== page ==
There are many reasons married couples need to live apart temporarily: military duty; long-term missionary work or furloughs; immigration requirements; seasonal occupations; business trips; college or university studies; caring for sick or dying relatives.

The list goes on and on. But how is it possible to remain connected emotionally and spiritually when you seem to be living not only in two different places, but living two separate lives? Here are some things to think about as you prepare for a time of separation.

Define the details

Before committing as a couple to the reason for your spouse’s departure, consider the impending frequency of these trips and decide what your relationship can handle. Lay out your expectations of one another for the time you’re apart.

Discuss realistically the time you’ll be able to spend communicating by phone or video calling. Are you able to schedule daily times together, or will it be dependent on each day’s itinerary?

How often will you be able to visit? How can you budget for that? And how will decisions about finances, family and other important home issues be made in your spouse’s absence? Will you make an "executive" decision, or does your spouse want to be included in the details?

What expectations revolve around Christmas, Easter and other holidays and special events? Does your spouse expect to receive home videos of everything they’ve missed, or a journal or letters to read upon their return?

What do you anticipate from each other upon your reunion? Take into account how well – or poorly – your spouse travels. Consider that they may need some downtime before doing anything social when they return home.

Set boundaries and talk trust

Now is not the time to assume your spouse can read your mind. What are your biggest fears during this separation? Be honest. Discuss what each of you can do to dispel those fears. Consider setting up accountability partners who have the freedom to ask any question and receive an honest answer. This removes you both from feeling like you have to ask repetitive and obligatory "check-in" questions each time you speak; instead, you can focus on talking about things that matter.

Discuss the implications of the nature of the trip. If your spouse is travelling for business, how are accommodations set up with coworkers of the opposite sex? Will the group be doing social activities during downtime in which your spouse may feel pressured to participate? How will they rectify this situation without compromising their working relationships?

Say what you mean, and mean what you say. If you try to communicate by using a negative tone of voice or by projecting a bad attitude when something is bothering you, your "hints" may get lost in translation. Bottling up hurt or confused feelings will only cause them to reappear in harmful ways, like sarcasm, jealousy and accusations. Remember that your situation is temporary and that many issues can easily be blown out of proportion. However, try not to dump all your struggles on your spouse, either. It can create tension and cause unnecessary arguments when the one who is away feels frustrated that they cannot "fix" an issue.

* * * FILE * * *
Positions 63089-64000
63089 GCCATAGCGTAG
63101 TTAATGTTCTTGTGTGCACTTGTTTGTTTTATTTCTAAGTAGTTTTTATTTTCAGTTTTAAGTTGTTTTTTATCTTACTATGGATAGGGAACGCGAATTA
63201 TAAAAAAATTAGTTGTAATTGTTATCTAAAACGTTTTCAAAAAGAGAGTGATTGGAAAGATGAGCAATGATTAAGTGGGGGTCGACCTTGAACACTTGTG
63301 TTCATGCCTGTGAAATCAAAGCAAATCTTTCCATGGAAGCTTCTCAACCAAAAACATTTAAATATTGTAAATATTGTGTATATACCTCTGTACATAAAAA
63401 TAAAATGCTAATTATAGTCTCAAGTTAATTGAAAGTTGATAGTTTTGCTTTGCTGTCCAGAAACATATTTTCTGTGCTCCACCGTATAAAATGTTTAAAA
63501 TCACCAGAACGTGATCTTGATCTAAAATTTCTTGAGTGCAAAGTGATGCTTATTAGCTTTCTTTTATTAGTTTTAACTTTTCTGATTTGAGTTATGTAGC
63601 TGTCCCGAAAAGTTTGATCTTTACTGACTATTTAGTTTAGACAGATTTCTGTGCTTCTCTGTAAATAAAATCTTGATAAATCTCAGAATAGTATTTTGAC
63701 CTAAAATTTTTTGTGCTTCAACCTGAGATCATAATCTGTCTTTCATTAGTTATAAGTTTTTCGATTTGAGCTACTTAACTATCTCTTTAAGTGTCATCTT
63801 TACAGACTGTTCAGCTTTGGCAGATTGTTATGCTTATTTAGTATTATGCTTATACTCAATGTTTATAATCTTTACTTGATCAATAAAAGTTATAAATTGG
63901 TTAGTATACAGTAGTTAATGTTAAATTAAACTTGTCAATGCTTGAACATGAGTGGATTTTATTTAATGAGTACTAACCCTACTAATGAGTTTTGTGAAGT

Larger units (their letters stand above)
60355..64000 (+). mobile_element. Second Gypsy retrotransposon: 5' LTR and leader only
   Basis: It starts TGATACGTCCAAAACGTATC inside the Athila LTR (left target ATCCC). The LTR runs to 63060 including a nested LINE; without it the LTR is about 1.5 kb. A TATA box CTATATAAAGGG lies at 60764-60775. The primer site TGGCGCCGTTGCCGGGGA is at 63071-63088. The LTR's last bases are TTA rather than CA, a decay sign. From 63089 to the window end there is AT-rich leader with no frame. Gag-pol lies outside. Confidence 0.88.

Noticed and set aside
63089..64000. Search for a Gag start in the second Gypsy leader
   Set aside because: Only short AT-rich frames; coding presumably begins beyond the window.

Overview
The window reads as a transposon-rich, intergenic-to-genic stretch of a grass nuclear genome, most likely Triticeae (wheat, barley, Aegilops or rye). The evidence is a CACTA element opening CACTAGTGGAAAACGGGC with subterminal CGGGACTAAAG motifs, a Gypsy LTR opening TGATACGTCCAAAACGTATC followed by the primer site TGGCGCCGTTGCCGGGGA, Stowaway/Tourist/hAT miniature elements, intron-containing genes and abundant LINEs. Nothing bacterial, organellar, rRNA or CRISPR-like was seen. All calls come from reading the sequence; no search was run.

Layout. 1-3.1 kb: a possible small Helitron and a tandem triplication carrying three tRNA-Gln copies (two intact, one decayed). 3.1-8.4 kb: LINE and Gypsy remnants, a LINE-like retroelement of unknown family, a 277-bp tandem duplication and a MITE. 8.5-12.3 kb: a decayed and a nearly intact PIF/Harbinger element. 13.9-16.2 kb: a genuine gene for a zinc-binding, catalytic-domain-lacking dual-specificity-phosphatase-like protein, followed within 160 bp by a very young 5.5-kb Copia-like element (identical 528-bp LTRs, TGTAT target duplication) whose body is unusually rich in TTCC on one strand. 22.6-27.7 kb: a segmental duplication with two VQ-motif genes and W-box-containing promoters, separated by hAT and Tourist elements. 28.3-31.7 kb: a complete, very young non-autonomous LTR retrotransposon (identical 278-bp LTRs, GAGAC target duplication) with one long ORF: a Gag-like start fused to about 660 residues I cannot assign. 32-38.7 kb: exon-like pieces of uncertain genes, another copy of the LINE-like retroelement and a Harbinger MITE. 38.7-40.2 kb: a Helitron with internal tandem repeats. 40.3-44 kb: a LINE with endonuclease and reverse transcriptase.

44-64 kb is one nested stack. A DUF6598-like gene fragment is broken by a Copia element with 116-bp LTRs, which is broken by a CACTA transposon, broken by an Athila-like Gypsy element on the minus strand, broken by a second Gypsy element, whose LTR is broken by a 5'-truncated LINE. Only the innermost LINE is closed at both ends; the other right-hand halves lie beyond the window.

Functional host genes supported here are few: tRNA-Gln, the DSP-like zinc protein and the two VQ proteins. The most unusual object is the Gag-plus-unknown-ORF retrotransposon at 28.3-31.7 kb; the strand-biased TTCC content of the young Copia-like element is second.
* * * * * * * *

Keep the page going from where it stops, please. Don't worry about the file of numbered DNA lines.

Be proactive

Make it a point to read Gary Chapman’s book, The Five Love Languages, before your separation. Knowing how your spouse best gives and receives love can make a world of difference when you are attempting to express your adoration over the phone, or in a letter or care package. If you have trouble coming up with ideas, there are plenty of suggestions online for how to stay in touch with loved ones from afar. Find some that suit your partner and get creative!

If your church hosts each week’s message on its website, be sure that you attend in person and your spouse makes the time to catch it online. Then set a phone or video call coffee date to discuss how it applies to your marriage and your personal faith journeys. This will keep your family moving in a cohesive spiritual direction. Encourage your pastor or small group leader to keep in touch with your spouse, as well.

If you have a regular daily timeslot together, try reading to one another from a devotional book, like Dr. James and Shirley Dobson’s Night Light: A Devotional for Couples. And most importantly, pray together. It may feel awkward the first couple of times, but praying on the phone creates as much intimacy between you as a couple, and with the Lord, as does praying together in person.

© 2009 Focus on the Family (Canada) Association. All rights reserved.

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